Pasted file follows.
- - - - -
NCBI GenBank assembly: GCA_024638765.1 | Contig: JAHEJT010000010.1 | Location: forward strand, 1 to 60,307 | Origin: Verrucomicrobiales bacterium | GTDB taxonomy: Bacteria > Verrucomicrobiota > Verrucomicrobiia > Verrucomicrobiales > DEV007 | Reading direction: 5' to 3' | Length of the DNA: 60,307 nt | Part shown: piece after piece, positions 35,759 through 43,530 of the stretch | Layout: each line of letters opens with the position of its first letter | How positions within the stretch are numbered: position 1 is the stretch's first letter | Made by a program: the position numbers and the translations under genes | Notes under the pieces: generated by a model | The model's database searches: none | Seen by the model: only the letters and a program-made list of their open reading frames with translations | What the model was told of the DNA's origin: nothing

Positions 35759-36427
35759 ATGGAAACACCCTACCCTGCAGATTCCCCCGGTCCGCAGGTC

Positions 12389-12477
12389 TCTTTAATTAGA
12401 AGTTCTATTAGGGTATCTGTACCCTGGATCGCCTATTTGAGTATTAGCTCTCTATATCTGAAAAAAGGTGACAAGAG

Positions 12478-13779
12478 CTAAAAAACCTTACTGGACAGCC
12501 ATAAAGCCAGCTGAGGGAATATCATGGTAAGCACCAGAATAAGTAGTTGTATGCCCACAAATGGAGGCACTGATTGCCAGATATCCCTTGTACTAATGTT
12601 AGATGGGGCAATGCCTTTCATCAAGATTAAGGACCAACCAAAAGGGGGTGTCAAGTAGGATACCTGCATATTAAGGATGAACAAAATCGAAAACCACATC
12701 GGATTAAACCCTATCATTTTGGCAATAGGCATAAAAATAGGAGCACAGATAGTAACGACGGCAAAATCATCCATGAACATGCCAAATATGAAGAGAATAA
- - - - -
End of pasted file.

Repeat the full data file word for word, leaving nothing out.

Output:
NCBI GenBank assembly: GCA_024638765.1 | Contig: JAHEJT010000010.1 | Location: forward strand, 1 to 60,307 | Origin: Verrucomicrobiales bacterium | GTDB taxonomy: Bacteria > Verrucomicrobiota > Verrucomicrobiia > Verrucomicrobiales > DEV007 | Reading direction: 5' to 3' | Length of the DNA: 60,307 nt | Part shown: piece after piece, positions 35,759 through 43,530 of the stretch | Layout: each line of letters opens with the position of its first letter | How positions within the stretch are numbered: position 1 is the stretch's first letter | Made by a program: the position numbers and the translations under genes | Notes under the pieces: generated by a model | The model's database searches: none | Seen by the model: only the letters and a program-made list of their open reading frames with translations | What the model was told of the DNA's origin: nothing

Positions 35759-36427
35759 ATGGAAACACCCTACCCTGCAGATTCCCCCGGTCCGCAGGTC

Positions 12389-12477
12389 TCTTTAATTAGA
12401 AGTTCTATTAGGGTATCTGTACCCTGGATCGCCTATTTGAGTATTAGCTCTCTATATCTGAAAAAAGGTGACAAGAG

Positions 12478-13779
12478 CTAAAAAACCTTACTGGACAGCC
12501 ATAAAGCCAGCTGAGGGAATATCATGGTAAGCACCAGAATAAGTAGTTGTATGCCCACAAATGGAGGCACTGATTGCCAGATATCCCTTGTACTAATGTT
12601 AGATGGGGCAATGCCTTTCATCAAGATTAAGGACCAACCAAAAGGGGGTGTCAAGTAGGATACCTGCATATTAAGGATGAACAAAATCGAAAACCACATC
12701 GGATTAAACCCTATCATTTTGGCAATAGGCATAAAAATAGGAGCACAGATAGTAACGACGGCAAAATCATCCATGAACATGCCAAATATGAAGAGAATAA